Mikhail Gorbachev

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Mikhail Gorbachev
Term of Office: 11 March 1985 - 25 December 1991
Predecessor: Konstantin Chernenko
Successor: Vladimir Ivashko
Date of Birth: March 2, 1931
Place of Birth: Privolnoye, near Stavropol, Soviet Union
Date of Death: N/A
Place of Death: N/A
Profession: Economist/Politician
Political party: Communist Party of the Soviet Union

Mikhail Sergeyevich Gorbachyov (Gorbachev) (Russian: Михаи́л Серге́евич Горбачёв; pronunciation: /mixaˈɪɫ serˈgejevɪtʃ gərbaˈtʃof/) (born March 2, 1931), was leader of the Soviet Union from 1985 until 1991. His attempts at reform led to the end of the Cold War, but also caused the end of the political supremacy of the Communist Party of the Soviet Union (CPSU) and the dissolution of the Soviet Union. He was awarded the Nobel Peace Prize in 1990.


Early life and political career

Mikhail Gorbachev was born into a peasant family in the village of Privolnoye near Stavropol. He studied law at Moscow University, where he met his future wife, Raisa. They were married in September 1953 and moved to Gorbachev's home region of Stavropol in southern Russia when he graduated in 1955.

Gorbachev joined the CPSU in 1952 at the age of 21. In 1966, at age 35, he graduated from the Agricultural Institute as an agronomist-economist. His career moved forward rapidly, and in 1970, he was appointed First Secretary for Agriculture and the following year made a member of the Central Committee. In 1972, he headed a Soviet delegation to Belgium and two years later, in 1974, he was made a Representative to the Supreme Soviet, and Chairman of the Standing Commission on Youth Affairs. He was elevated to the Politburo in 1979. There, Gorbachev received the patronage of Yuri Andropov, head of the KGB and also a native of Stavropol, and was promoted during Andropov's brief time as leader of the Party before Andropov's death in 1984. With responsibility over personnel, working together with Andropov, 20 percent of the top echelon of government ministers and regional governors were replaced, often with younger men. During this time Grigory Romanov, Nikolai Ryzhkov, and Yegor Ligachev were elevated, the latter two working closely with Gorbachev, Ryzhkov on economics, Ligachev on personnel. He was also close to Konstantin Chernenko, Andropov's successor, serving as second secretary.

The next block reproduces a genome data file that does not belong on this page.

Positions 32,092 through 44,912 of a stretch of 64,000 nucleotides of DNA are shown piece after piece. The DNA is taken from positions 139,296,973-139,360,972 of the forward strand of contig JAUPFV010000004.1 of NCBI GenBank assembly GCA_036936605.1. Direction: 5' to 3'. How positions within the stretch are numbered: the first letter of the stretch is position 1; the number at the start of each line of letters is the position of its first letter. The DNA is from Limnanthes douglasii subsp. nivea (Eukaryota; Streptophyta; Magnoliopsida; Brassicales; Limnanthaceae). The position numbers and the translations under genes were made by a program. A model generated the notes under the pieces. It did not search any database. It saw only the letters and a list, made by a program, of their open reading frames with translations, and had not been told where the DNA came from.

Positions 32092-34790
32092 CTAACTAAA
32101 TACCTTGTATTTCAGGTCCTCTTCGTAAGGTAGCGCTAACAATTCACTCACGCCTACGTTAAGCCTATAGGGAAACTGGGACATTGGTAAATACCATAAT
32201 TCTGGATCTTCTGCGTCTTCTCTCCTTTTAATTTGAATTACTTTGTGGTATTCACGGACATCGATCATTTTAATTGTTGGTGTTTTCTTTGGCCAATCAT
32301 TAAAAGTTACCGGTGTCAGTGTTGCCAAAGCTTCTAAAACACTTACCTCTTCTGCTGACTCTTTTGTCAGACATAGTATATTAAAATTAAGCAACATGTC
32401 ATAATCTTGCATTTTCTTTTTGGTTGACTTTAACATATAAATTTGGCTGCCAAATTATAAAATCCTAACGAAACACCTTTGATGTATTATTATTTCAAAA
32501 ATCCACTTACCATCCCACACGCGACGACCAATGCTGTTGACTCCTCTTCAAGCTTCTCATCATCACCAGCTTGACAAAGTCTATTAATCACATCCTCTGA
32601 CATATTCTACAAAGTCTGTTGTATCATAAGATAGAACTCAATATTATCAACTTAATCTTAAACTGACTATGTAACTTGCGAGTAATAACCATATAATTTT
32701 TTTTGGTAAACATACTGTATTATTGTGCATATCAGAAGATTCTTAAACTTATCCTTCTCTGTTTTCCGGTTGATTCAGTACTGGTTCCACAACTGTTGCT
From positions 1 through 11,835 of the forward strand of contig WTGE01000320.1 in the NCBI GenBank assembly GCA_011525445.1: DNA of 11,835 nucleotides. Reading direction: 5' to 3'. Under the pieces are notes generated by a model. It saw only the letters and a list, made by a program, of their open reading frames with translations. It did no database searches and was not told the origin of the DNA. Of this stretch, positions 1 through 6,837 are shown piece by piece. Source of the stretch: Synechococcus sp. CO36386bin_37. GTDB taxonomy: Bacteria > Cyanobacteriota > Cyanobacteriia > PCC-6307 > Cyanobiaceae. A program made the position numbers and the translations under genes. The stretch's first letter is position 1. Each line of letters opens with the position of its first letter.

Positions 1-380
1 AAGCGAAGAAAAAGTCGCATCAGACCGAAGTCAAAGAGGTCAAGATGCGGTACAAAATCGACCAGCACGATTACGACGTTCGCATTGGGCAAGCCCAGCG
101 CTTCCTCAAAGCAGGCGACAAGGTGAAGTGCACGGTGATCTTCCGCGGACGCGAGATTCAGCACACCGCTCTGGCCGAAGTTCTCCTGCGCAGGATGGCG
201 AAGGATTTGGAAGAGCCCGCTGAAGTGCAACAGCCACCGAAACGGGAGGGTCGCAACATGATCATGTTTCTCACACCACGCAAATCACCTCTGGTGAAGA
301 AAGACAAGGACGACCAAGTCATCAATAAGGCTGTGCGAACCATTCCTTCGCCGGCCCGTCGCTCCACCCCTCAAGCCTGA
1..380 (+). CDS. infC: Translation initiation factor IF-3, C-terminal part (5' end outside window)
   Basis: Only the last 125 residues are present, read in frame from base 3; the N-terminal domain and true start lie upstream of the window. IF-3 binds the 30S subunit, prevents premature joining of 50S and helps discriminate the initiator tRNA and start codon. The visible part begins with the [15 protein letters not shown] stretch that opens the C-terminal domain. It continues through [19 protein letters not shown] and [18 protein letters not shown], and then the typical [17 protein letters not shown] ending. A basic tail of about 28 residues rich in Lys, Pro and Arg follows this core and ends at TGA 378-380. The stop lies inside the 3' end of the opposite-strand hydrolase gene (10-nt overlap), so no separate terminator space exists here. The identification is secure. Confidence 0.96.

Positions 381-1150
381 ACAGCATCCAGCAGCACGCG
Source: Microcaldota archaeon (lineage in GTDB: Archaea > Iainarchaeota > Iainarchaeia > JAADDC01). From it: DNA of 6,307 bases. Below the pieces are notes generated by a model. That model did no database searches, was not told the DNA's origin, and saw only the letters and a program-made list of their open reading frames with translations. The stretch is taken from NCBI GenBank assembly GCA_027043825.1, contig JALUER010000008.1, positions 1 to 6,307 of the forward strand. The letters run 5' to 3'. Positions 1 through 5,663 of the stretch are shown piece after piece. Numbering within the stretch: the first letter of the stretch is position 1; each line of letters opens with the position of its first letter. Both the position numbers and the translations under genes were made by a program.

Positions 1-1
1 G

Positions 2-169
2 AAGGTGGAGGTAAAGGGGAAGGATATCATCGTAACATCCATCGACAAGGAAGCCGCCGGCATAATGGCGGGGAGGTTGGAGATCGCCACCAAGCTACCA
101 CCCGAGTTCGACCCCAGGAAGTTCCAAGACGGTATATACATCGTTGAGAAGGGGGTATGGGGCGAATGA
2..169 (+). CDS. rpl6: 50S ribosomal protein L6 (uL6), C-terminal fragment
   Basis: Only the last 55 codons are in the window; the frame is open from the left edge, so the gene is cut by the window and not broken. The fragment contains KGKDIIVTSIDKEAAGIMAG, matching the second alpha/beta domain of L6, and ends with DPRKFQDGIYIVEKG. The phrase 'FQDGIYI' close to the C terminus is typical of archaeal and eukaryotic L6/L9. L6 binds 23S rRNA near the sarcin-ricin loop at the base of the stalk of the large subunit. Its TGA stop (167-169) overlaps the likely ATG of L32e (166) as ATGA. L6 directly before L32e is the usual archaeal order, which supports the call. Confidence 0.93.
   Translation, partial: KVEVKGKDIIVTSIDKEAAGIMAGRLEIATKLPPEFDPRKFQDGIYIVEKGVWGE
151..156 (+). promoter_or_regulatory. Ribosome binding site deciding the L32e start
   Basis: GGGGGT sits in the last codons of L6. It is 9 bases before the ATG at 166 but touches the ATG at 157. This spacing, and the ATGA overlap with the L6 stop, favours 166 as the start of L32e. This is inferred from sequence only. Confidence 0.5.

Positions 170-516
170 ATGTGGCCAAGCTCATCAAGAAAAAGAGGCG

His positions within the new CPSU created more opportunities to travel abroad that would profoundly affect his political and social views in the future as leader of the country. In 1975, he led a delegation to West Germany, and in 1983 he headed a Soviet delegation to Canada to meet with Prime Minister Pierre Trudeau and members of the Canadian House of Commons and Senate. In 1984, he traveled to the United Kingdom, where he met with Prime Minister Margaret Thatcher.

General Secretary of the CPSU

Upon the death of Konstantin Chernenko, Mikhail Gorbachev, at age 54, was elected General Secretary of the Communist Party on March 11, 1985. He became the Party's first leader to have been born after the Russian Revolution of 1917.

As de facto ruler of the Soviet Union, he tried to reform the stagnating Communist Party and the state economy by introducing glasnost ("openness"), perestroika ("restructuring"), and uskorenie ("acceleration", of economic development), which were launched at the 27th Congress of the CPSU in February 1986.


Gorbachev in one-on-one discussions with U.S. President Ronald Reagan.
Gorbachev in one-on-one discussions with U.S. President Ronald Reagan.

Domestically, Gorbachev implemented economic reforms that he hoped would improve living standards and worker productivity as part of his perestroika program. However, many of his reforms were considered radical at the time by orthodox apparatchiks in the Soviet government.

The Law on Cooperatives enacted in May 1987 was perhaps the most radical of the economic reforms during the early part of the Gorbachev era. For the first time since Vladimir Lenin's New Economic Policy, the law permitted private ownership of businesses in the services, manufacturing, and foreign-trade sectors. The law initially imposed high taxes and employment restrictions, but these were later revised to avoid discouraging private-sector activity. Under this provision, cooperative restaurants, shops, and manufacturers became part of the Soviet scene.

Gorbachev's introduction of glasnost gave new freedoms to the people, such as a greater freedom of speech. This was a radical change, as control of speech and suppression of government criticism had previously been a central part of the Soviet system. The press became far less controlled, and thousands of political prisoners and many dissidents were released. Gorbachev's goal in undertaking glasnost was to pressure conservatives within the CPSU who opposed his policies of economic restructuring, and he also hoped that through different ranges of openness, debate and participation, the Soviet people would support his reform initiatives.